Senators probe politics and piety in new books

August 17, 2011

WASHINGTON (RNS) Truth be told, when asked to name a spiritual role
model, few people would likely pick a sitting U.S. senator.

In fact, with congressional approval ratings at record lows, few
lawmakers -- Democrats or Republicans -- would seem to qualify as a
profile in righteousness.

But two new books this summer, Sen. Jim DeMint's "The Great American
Awakening" and Sen. Joe Lieberman's "The Gift of Rest," are trying to
push back against the image of a godless Senate.

To be sure, DeMint and Lieberman have differences both political and
religious: DeMint is a Tea Party Republican from South Carolina and a
self-described "follower of Christ," while Lieberman, an observant Jew
from Connecticut, is a sometimes unpredictable Independent.

But their books offer equally intimate glimpses into the spiritual
lives of America's elected officials.

On the surface, DeMint's "The Great American Awakening" is primarily
focused on the insurgent conservative movement, particularly the Tea
Party.

"The book is really about what Americans did between when Obama was
elected and the 2010 elections," DeMint said in an interview. "The power
has shifted out of the hands of Washington and back into the hands of
the people where it belongs."

While the topic is technically more about politics than religion,
DeMint said the title of the book is meant to echo the Second Great
Awakening, a period of religious revival in the early 19th century.

"(The Tea Party) is as much a spiritual awakening as a political
awakening," said DeMint, a Presbyterian. "The concern about our country
... has awakened the faith of many people."

DeMint frequently cites Christian theology and biblical passages to
help make his points. "The spiritual assessment is just the lens I look
through," he said.

Such strong connections between faith and politics seem second
nature to DeMint in his book. Arguing that the separation of church and
state "is contrary to what our founders envisioned," he attacks the idea
of big government on spiritual grounds.

"Big government is a religious issue," DeMint writes. "History shows
in nations where there is a big government, there is a little God. When
people are dependent on government, they are less dependent on God, and
their spiritual fervor fades. Socialism and secularism go hand in hand,
as do faith and freedom."

DeMint admitted that he hasn't always been so passionate about his
faith. His political education started later in life, around the same
time he started his faith journey.

"I had never spoken in public until I was 25," he said. "My first
public talk was giving my testimony. ... I had some time wasted up until
that point."

In addition to attending a weekly Senate prayer breakfast, DeMint
meets once a week with a bipartisan group of Senators to pray and "keep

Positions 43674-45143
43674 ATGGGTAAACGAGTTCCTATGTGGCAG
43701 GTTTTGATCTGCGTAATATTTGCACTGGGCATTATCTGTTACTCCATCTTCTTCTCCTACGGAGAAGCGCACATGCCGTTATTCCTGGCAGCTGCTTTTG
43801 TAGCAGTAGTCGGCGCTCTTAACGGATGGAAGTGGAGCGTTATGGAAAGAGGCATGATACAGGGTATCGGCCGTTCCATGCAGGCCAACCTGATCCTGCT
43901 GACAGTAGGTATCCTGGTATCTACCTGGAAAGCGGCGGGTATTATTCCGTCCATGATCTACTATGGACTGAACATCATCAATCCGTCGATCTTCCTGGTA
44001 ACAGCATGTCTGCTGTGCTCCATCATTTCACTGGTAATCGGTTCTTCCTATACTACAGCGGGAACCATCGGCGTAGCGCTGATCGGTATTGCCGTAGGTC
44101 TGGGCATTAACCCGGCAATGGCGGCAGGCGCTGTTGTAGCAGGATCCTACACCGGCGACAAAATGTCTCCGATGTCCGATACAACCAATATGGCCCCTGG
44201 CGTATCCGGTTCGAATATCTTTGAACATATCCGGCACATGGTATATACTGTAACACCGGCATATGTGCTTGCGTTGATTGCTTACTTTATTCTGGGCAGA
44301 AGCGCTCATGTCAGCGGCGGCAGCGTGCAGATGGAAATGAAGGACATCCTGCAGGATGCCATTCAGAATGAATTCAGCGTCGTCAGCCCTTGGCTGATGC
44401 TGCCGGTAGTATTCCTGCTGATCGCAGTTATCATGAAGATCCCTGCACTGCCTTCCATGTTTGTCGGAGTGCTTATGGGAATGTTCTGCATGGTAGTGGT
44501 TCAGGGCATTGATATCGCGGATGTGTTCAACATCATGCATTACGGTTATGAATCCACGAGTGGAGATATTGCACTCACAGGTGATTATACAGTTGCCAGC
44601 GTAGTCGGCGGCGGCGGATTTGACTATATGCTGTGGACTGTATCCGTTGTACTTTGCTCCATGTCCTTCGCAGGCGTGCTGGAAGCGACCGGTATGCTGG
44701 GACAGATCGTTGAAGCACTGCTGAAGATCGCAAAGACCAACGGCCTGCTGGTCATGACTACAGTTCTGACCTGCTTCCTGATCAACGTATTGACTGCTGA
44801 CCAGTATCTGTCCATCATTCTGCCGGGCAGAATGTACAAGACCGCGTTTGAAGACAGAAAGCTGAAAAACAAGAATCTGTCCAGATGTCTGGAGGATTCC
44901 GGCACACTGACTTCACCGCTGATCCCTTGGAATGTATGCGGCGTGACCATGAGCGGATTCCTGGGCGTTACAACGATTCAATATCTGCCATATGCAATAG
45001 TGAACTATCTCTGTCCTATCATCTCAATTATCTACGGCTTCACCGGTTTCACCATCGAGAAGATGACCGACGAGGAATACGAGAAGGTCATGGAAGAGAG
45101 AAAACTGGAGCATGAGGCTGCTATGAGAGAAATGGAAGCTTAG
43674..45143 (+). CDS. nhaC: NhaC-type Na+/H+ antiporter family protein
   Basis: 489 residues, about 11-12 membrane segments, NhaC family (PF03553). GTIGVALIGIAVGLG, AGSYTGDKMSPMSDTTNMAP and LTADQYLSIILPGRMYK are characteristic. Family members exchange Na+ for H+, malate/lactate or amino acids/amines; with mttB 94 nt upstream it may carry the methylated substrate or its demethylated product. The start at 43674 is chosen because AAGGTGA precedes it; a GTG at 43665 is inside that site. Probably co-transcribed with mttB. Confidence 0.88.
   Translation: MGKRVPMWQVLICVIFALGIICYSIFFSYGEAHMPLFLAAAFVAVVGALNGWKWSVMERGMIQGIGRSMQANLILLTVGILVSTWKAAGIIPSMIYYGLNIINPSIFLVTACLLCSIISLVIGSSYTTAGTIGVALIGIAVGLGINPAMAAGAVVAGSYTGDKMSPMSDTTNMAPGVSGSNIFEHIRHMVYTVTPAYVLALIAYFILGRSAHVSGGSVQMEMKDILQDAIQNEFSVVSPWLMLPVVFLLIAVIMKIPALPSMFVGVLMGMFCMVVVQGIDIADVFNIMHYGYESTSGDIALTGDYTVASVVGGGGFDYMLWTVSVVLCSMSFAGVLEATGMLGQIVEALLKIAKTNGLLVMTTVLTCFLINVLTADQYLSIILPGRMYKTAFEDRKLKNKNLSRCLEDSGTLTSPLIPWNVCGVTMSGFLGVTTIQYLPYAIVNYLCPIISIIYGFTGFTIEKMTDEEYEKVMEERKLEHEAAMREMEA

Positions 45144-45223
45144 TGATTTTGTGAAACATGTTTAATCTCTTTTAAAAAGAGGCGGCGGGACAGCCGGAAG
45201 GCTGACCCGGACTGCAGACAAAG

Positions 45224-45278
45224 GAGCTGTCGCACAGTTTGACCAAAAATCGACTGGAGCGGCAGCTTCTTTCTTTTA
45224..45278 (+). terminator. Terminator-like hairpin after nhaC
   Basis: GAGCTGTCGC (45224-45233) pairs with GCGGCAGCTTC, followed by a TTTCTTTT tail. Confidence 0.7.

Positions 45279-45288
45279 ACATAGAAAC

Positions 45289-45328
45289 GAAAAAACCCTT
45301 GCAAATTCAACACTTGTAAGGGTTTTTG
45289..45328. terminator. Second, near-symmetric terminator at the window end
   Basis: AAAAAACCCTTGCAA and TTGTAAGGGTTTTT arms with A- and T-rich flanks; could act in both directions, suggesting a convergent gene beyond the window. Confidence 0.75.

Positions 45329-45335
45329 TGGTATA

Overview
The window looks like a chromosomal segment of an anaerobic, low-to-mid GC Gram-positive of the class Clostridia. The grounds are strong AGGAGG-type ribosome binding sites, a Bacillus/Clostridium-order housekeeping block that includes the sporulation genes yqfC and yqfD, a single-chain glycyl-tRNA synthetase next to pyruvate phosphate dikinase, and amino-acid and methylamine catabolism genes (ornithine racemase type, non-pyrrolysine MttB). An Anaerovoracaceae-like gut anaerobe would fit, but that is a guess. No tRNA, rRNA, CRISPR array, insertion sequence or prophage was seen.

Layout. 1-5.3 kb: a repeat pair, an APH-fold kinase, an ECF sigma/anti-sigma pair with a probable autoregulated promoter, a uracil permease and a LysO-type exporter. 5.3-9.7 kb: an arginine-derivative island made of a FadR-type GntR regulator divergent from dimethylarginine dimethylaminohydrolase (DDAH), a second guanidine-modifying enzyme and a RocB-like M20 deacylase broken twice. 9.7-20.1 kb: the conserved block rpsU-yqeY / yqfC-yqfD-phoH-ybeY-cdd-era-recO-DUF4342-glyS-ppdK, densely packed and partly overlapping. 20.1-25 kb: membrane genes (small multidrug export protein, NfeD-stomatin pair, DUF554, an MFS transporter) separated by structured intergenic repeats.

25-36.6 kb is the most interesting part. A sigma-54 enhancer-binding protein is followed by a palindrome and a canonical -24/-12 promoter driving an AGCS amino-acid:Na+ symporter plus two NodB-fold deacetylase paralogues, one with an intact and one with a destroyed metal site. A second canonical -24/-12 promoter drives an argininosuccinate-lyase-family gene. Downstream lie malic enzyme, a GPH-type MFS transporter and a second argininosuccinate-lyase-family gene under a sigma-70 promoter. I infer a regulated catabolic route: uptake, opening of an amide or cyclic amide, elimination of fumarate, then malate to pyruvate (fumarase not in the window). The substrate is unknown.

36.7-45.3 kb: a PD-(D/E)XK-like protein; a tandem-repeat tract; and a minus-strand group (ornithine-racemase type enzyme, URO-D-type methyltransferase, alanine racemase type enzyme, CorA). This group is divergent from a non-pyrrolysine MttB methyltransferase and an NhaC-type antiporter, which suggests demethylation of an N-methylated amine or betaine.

each other accountable" despite the often tense political environment of
Washington.

"(These meetings) help me recognize the bond we have in Christ and
the love we have for each other even when we disagree, sometimes
strongly," DeMint said. "I think it helps keep the flame (of faith)
alive."

While DeMint speaks to a larger group of the faithful in his book,
Lieberman's "The Gift of Rest" centers around his personal understanding
of the Jewish Sabbath, the 24-hour period of rest and worship that
starts each Friday at sundown and lasts until Saturday evening.

Lieberman, who in 2000 became the first Jew to receive a major
party's nomination for vice president, often prays in Orthodox
synagogues and takes the ritual seriously.

"Observing the Sabbath is a commandment I have embraced, the fourth
commandment to be exact, which Moses received from God on Mt. Sinai,"
Lieberman writes. "For me, Sabbath observance is a gift because it is
one of the deepest, purest pleasures in my life."

Lieberman's Sabbath-keeping, which usually means refraining from
work and shunning electronics or cars, has sometimes complicated his
political life. Lieberman almost never holds campaign or political
events on Saturdays, and once had to scramble to find a non-Jewish
staffer to drive him to a last-minute budget meeting at the Capitol.

Lieberman will still go to vote in occasional late-night Friday or
Saturday sessions, but only after walking the hour-and-a-half trek to
the Capitol from his home in Georgetown, even in the rain.

"I think that there has actually been a balance between honoring the
Sabbath and honoring your responsibilities to others," he said.
The retiring senator said his faith supports his role as a lawmaker.

"Judaism is a religion that is focused on the law and the
distinctions between right and wrong," Lieberman said. "I don't call my
rabbi to ask how I should vote on the budget, but there is no question
that a series of values that come with my religion ... have had an
effect on me."